Coming To A Screen Near You: A 3-D Clash

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Sam Worthington i

m>Avatar star Sam Worthington returns to the realm of the 3-D blockbuster as Perseus, son of the god Zeus, in Clash of the Titans. It's one of several 3-D pictures currently competing for space on a big screen near you. Warner Bros. Pictures hide caption

itoggle caption Warner Bros. Pictures
Sam Worthington

m>Avatar star Sam Worthington returns to the realm of the 3-D blockbuster as Perseus, son of the god Zeus, in Clash of the Titans. It's one of several 3-D pictures currently competing for space on a big screen near you.

Warner Bros. Pictures

After the out-of-this world success of Avatar, Hollywood studios are clamoring to release more 3-D movies. Disney's contribution, Alice In Wonderland, is still No. 1 after three weeks at the box office, and over the next couple of weeks DreamWorks and Warner Bros. will roll out their own would-be 3-D blockbusters. NPR's Renee Montagne caught up with reporter Kim Masters to talk about the 3-D traffic jam. Their edited conversation:

It seems that lately there aren't enough theaters to house all the 3-D movies. What's going on?

There is a glut of 3-D product coming onto the market. There are now maybe 4,000 3-D screens in the U.S., in a world where a big movie might open on 3,500 screens. And for a while, Hollywood was hanging back to see what would happen and whether 3-D would catch on. Then Avatar happened, and now everyone's scrambling to make sure their popcorn movies — their big tent-pole pictures — can be seen in 3-D. So along comes How to Train Your Dragon this Friday, and Warner Bros. is coming in with Clash of the Titans next week, and there's still Alice In Wonderland — and even Avatar is still playing on some 3-D screens. So there is in fact a traffic jam.

Does the audience really care that the movies are in 3-D? Would they be going to Alice In Wonderland anyway?

Avatar made more than 70 percent of its money from 3-D, so that was a pretty convincing argument, and one that Hollywood heard. And, you know, it's an ironic situation, because Jeffrey Katzenberg — the head of DreamWorks Animation, which is bringing out How to Train Your Dragon — has been one of the great 3-D evangelists, saying, "Please! Convert your screens to 3-D! This is the future. It's a huge revolution — like going from silent to talkies — it's going to become the standard." But no one believed him until Avatar came along. And now it's his movie, How to Train Your Dragon, that could be the victim of this traffic jam: Clash of the Titans was originally shot in 2-D, but Warner Bros., seeing the success of Avatar, transformed it into 3-D and jammed it into the release calendar just a week after Katzenberg's movie. So now there's a war going on over who's going to get which screens — if you're a theater owner, is it going to be How to Train Your Dragon, or are you going to hold out for Clash of the Titans?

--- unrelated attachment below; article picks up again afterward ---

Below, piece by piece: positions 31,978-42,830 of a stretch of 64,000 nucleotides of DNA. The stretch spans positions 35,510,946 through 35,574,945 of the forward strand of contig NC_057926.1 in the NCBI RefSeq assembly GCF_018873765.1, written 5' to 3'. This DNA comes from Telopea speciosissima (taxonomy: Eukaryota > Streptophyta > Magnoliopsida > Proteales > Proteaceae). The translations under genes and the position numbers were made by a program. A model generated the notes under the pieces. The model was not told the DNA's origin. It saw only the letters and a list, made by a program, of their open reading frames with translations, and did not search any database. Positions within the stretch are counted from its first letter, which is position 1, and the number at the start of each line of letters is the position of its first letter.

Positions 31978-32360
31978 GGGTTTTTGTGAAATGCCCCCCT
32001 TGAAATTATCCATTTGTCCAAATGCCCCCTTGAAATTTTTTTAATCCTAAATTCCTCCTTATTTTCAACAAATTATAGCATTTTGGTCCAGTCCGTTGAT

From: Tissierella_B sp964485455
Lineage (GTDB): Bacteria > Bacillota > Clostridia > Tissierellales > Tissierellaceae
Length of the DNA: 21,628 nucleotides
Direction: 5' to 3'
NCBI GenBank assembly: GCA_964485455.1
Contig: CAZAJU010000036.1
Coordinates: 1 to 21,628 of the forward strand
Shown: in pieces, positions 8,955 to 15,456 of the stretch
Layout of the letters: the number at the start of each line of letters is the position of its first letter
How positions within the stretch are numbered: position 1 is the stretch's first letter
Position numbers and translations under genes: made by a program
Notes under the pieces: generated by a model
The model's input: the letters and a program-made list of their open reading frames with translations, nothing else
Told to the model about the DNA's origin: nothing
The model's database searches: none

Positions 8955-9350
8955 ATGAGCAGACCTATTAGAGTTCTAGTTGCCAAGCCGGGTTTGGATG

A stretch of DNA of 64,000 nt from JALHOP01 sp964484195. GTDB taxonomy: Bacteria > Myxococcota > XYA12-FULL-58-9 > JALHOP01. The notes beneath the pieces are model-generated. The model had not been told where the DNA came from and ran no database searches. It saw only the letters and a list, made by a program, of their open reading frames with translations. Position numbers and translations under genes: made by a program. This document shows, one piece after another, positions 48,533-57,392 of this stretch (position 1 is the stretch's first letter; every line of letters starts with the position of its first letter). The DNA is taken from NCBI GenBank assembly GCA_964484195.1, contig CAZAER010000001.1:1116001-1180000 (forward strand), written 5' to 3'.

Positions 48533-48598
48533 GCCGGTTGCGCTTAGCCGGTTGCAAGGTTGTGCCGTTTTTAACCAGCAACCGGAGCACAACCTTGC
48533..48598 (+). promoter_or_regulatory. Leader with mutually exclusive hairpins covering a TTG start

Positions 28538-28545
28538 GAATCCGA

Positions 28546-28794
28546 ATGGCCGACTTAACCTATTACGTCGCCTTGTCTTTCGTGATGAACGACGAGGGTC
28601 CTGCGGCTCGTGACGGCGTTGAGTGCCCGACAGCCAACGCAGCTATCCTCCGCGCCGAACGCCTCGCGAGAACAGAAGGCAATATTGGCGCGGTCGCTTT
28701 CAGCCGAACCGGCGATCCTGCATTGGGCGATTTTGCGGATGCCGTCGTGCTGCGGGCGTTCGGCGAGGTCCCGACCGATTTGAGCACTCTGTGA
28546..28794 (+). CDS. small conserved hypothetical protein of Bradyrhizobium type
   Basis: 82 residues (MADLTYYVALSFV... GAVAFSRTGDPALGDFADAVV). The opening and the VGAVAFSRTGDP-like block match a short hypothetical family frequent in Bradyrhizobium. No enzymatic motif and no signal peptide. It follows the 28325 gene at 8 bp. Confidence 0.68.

You mentioned that Clash of the Titans was converted after the fact, but do viewers even know the difference?

Well, that is a question that's being hotly debated. There are people who feel that transforming something that's shot in 2-D into 3-D is kind of a cheap trick — and one of them, perhaps unsurprisingly, is James Cameron, who made Avatar, and who argues that this kind of thing is "typical of Hollywood getting it wrong." You can't just flip a switch, he says, and make a 3-D movie in eight weeks. (It's worth noting that Cameron is planning to re-release a version of Titanic in 3-D, but you have to assume he'll do it to his own very high standards.)

So, do you think 3-D is in a fad phase? Or is it something that's here to stay?

We are well beyond fad phase. Theater owners are adding 3-D screens just as fast as they can. And I think the answer to the concerns of a James Cameron is that, as 3-D becomes the standard, directors and producers will need to make high-quality 3-D movies, because people become used to new things pretty quickly. And there are people — including me — who think that this will in fact become the standard, and pretty soon we'll even be watching 3-D movies at home.

Kim Masters is host of The Business on member station KCRW.

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